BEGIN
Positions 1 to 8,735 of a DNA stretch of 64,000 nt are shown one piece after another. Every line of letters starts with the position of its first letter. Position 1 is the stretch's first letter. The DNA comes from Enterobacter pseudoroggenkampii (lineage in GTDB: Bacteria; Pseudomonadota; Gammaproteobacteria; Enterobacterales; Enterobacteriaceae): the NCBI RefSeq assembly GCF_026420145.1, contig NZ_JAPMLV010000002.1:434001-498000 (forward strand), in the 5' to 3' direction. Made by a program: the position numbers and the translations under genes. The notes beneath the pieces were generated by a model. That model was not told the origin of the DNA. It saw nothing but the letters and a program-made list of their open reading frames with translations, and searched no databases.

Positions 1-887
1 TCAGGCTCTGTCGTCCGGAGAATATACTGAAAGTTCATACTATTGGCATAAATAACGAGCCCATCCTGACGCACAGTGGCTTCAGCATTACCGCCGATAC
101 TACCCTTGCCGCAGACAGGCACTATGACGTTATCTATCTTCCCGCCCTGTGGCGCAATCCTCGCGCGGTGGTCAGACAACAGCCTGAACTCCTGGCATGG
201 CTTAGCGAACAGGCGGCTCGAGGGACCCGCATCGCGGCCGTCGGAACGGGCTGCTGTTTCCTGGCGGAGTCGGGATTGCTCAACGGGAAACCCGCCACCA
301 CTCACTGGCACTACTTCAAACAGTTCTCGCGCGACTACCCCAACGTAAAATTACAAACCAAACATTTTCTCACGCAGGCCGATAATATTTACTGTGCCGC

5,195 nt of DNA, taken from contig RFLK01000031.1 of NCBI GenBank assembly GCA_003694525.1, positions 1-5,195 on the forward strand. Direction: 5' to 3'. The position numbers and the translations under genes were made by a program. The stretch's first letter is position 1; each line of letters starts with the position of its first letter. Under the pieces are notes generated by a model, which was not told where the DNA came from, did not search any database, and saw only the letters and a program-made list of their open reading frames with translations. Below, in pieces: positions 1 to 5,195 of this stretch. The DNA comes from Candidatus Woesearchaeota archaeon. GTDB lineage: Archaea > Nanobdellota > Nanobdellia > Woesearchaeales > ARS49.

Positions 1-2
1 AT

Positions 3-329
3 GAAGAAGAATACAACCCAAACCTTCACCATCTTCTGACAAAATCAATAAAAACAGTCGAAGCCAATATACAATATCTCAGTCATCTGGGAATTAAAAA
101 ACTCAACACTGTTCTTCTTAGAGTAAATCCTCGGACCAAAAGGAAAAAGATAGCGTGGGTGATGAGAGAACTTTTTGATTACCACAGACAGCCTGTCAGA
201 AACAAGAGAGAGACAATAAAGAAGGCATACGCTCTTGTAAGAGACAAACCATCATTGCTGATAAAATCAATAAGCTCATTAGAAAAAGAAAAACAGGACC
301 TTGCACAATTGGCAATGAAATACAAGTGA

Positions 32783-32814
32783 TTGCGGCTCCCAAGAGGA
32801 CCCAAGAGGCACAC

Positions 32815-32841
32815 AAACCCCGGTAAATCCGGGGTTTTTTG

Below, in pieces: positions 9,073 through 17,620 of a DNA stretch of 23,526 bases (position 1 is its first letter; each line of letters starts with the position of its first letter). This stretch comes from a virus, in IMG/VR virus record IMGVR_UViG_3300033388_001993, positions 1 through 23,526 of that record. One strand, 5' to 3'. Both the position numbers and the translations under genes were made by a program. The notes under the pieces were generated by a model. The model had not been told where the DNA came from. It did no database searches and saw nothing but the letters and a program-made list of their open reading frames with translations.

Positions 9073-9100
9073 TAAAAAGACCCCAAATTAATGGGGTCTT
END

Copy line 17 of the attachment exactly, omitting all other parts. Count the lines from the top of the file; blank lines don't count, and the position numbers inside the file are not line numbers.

32801 CCCAAGAGGCACAC